# Spherical surface charge distribution [closed]

I have a problem that sounds like this:

Consider a spherical surface of radius $$b$$ with the fixed charge distribution $$\sigma(\theta)=\sigma_0 \cos(\theta)$$, $$\theta$$ being the polar angle. Calculate the electric field inside and outside of the surface $$E_i(r,\theta), E_e(r,\theta)$$.

I know that, to find the charge, I have to integrate the charge distribution over the whole sphere. The problem is, when I integrate the distribution $$\sigma(\theta)=\sigma_0 \cos(\theta)$$ varying the $$\theta$$ from 0 to $$\pi$$ and the angle $$\phi$$ from 0 to $$2\pi$$, it is equal to zero.

• You are not asked to find the charge. You know the charge. You're asked to find the field. And yes the net charge is zero. May 10, 2019 at 2:47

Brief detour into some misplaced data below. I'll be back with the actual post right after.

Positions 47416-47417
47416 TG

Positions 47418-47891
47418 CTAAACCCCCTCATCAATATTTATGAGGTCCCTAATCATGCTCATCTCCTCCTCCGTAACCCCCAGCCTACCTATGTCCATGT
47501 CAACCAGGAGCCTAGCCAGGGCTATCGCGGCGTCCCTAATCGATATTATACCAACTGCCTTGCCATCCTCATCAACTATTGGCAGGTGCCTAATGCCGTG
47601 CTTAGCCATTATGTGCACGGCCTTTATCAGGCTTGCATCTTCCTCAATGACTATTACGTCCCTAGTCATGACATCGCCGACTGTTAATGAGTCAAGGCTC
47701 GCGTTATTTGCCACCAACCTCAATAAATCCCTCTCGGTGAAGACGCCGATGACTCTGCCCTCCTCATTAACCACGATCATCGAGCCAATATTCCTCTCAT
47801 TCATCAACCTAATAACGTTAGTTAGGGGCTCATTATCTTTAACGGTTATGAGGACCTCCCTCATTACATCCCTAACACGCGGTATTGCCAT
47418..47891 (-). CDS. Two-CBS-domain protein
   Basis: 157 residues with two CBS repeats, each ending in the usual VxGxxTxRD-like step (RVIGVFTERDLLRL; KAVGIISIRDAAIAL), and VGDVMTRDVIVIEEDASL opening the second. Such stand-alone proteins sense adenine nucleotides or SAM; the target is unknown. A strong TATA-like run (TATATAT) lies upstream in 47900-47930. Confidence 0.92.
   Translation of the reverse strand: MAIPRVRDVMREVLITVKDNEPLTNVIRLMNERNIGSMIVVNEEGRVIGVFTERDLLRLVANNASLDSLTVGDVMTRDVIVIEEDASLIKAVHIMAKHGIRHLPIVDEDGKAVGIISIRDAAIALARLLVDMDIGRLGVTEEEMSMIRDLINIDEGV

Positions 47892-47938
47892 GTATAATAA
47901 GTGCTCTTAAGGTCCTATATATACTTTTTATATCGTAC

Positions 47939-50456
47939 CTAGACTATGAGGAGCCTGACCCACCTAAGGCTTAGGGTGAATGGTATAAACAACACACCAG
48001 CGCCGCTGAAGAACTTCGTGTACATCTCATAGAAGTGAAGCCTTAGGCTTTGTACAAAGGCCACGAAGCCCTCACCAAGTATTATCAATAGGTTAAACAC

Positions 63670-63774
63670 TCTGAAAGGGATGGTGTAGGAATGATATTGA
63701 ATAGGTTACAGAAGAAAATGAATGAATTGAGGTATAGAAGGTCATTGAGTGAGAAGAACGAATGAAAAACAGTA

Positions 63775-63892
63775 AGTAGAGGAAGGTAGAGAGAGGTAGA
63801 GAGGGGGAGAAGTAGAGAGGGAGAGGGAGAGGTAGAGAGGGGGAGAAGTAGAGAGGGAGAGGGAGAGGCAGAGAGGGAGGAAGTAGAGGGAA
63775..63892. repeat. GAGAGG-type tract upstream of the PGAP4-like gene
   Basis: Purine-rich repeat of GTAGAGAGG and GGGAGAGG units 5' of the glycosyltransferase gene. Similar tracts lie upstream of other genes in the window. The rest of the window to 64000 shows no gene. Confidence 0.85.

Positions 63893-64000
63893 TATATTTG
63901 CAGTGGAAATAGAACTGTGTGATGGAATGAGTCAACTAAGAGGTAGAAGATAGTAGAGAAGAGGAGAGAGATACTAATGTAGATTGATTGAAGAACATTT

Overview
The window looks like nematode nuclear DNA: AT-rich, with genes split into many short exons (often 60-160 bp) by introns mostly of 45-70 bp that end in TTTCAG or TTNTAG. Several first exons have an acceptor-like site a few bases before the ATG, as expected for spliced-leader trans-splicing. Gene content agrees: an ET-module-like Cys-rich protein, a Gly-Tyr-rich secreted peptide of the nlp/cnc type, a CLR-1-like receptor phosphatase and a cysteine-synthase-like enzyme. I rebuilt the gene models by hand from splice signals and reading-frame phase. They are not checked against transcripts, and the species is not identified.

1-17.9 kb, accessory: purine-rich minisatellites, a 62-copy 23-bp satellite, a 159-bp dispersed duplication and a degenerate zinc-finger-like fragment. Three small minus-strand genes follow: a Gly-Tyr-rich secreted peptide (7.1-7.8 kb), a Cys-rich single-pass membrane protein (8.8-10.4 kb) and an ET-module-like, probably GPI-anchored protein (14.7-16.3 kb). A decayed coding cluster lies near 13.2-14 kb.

• Please note that homework-like questions and check-my-work questions are generally considered off-topic here. We intend our questions to be potentially useful to a broader set of users than just the one asking, and prefer conceptual questions over those just asking for a specific computation. May 10, 2019 at 16:15

Obviously you are supposed to use the spherical multipole expansion. Notice that $$\sigma \propto Y^0_1$$. You now should be able simply to plug everything into the formulas to get the result.